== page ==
By clicking one of our links you're supporting our labs and our independence, as we may earn a small share of revenue. Recommendations are separate from any business incentives.
Olympus’s next camera has finally been officially outed after a long, drawn-out series of strange, politically charged leaks. There’s not a whole lot we can tell you about the camera that you don’t already know, but if you’re in the dark still, please read our news piece on the OM-D E-M1 (MSRP $1399.99 body-only). While not a replacement for the OM-D E-M5, the E-M1 is instead a clean-sheet design with vastly improved ergonomics, and a 2x2 customizable control system like on the E-P5. It’s aimed at pro users, going up against some pretty stiff DSLR competition in the same price range.
The E-M1 is also how Olympus is trying to keep the business of its legacy Four Thirds users. With on-sensor Phase Detect Autofocus (What Olympus calls “DUAL FAST AF,” since you get phase detect and contrast detect autofocus depending on the circumstances) and the already-available MMF-3 adapter, the Micro Four Thirds mount-based E-M1 is said to focus as quickly as on a real 43 camera. Whether or not the old-school E-5 owners out there will forgive Olympus for three of years without a new camera body remains to be seen.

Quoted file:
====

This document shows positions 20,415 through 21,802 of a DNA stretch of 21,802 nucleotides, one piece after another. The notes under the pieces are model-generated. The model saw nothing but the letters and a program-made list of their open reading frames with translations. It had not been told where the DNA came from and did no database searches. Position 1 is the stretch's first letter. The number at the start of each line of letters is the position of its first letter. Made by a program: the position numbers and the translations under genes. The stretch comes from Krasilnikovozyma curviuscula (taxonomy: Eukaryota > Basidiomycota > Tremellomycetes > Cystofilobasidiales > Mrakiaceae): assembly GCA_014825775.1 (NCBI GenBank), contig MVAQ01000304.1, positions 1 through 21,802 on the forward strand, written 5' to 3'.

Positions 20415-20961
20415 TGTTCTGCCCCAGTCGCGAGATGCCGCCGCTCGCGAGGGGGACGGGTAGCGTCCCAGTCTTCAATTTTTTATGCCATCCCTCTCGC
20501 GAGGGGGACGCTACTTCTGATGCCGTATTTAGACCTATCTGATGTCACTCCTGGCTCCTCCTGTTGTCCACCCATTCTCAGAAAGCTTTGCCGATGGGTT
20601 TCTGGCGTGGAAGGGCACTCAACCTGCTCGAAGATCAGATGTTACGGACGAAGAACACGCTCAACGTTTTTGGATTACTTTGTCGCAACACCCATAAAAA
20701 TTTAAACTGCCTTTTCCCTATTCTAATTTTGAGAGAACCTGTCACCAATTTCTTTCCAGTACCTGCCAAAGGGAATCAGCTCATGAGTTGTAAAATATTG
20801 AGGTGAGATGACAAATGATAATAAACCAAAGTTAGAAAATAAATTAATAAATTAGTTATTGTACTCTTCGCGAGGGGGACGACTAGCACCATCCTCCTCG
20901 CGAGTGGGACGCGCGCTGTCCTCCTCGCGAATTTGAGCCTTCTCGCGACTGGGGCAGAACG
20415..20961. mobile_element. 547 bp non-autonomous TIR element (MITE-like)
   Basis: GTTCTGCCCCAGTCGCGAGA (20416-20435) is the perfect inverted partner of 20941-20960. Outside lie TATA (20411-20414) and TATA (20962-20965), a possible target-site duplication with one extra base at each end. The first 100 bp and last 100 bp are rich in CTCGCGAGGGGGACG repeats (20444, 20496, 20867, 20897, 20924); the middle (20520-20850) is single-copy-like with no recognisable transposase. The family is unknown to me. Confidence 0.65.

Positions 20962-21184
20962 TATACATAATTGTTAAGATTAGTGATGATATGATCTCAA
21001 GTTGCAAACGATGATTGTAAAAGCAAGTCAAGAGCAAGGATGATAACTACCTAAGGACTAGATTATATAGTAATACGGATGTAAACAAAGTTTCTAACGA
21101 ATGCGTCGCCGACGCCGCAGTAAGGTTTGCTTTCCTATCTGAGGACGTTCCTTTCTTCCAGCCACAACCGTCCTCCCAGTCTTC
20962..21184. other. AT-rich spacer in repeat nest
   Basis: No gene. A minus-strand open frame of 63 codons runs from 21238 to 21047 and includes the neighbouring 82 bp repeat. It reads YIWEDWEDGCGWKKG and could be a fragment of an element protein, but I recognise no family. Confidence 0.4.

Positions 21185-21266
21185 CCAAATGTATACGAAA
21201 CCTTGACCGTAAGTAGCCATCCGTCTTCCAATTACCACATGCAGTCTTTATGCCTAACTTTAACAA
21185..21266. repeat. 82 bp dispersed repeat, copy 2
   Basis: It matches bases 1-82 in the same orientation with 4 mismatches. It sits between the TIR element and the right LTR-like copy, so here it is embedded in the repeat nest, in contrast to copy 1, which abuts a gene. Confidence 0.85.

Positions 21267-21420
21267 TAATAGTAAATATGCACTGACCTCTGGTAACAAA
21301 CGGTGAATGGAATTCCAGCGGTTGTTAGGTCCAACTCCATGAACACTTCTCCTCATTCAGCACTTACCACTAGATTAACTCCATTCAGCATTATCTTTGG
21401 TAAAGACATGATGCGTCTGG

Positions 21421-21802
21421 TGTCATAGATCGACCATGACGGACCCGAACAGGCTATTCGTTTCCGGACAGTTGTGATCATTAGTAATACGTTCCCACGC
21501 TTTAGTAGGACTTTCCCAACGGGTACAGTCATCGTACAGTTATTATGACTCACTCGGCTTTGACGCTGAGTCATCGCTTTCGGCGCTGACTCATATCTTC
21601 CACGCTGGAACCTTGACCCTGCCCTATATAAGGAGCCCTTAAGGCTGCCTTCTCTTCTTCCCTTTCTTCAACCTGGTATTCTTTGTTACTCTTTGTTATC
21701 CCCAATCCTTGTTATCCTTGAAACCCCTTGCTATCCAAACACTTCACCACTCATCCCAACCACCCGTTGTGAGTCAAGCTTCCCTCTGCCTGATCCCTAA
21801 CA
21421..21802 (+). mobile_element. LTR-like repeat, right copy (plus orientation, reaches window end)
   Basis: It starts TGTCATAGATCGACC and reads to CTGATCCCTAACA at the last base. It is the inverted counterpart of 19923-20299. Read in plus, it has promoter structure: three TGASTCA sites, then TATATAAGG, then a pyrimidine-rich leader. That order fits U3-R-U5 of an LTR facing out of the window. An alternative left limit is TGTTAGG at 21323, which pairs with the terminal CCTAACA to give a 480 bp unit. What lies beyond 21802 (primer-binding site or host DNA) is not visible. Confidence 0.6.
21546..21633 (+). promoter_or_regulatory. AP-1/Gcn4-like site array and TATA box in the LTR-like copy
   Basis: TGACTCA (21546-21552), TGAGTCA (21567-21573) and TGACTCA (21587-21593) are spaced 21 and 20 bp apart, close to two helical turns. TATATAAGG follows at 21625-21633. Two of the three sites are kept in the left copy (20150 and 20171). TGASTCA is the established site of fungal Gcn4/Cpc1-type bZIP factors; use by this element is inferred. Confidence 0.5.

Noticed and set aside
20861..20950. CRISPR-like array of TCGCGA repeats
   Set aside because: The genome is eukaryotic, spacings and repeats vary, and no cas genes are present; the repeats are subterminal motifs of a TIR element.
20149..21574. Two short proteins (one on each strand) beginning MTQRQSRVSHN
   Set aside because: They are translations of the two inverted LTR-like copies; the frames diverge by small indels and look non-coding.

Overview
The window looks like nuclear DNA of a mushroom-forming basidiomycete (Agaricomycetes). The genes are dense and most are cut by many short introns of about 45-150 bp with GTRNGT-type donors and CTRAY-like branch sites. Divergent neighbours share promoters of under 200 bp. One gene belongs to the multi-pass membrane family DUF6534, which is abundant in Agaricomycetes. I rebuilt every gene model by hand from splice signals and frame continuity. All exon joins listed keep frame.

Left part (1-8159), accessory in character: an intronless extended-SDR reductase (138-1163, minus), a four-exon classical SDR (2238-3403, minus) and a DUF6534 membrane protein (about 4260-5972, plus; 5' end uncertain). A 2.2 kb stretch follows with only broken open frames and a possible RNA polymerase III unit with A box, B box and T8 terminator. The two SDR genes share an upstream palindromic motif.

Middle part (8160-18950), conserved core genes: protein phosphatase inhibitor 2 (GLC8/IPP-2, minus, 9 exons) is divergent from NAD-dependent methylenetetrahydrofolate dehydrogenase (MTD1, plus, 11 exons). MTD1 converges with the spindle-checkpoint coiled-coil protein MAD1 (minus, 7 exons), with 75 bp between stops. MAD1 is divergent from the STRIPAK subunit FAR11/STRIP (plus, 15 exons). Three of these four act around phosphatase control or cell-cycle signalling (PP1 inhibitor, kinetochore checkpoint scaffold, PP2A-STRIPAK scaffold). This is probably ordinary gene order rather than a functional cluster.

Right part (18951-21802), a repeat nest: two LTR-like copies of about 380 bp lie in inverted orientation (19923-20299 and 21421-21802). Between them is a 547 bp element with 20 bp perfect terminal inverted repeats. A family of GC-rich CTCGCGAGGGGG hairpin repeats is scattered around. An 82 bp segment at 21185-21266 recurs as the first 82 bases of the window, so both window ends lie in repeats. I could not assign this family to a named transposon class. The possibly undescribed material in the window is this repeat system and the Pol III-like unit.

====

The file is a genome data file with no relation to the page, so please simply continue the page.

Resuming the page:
In our brief time with the E-M1, we can confidently say that it’s easily the equal of Panasonic’s GH3--it’s compact, feels solid and has a heft that inspires nothing but confidence. Physical controls are wonderful to use, responsive, and plentiful. The only complaint we have right out of the gate is that the E-M1's elegant hardware is burdened with the typically clumsy Olympus menu system.
Below, find a link to a gallery of straight-out-of-camera JPEG images. Keep in mind that the promising M.Zuiko Digital ED 12-40mm f/2.8 Pro isn’t ready for its moment in the spotlight quite yet, so we were limited to a few other lenses, including the Olympus M.Zuiko 17mm f/1.8, 75mm f/1.8 and 9-18mm f/4-5.6. We've also included a series of images—one at every ISO so that you can compare how the E-M1 handles noise at high sensitivities.
Sign up for our newsletter to get real advice from real experts.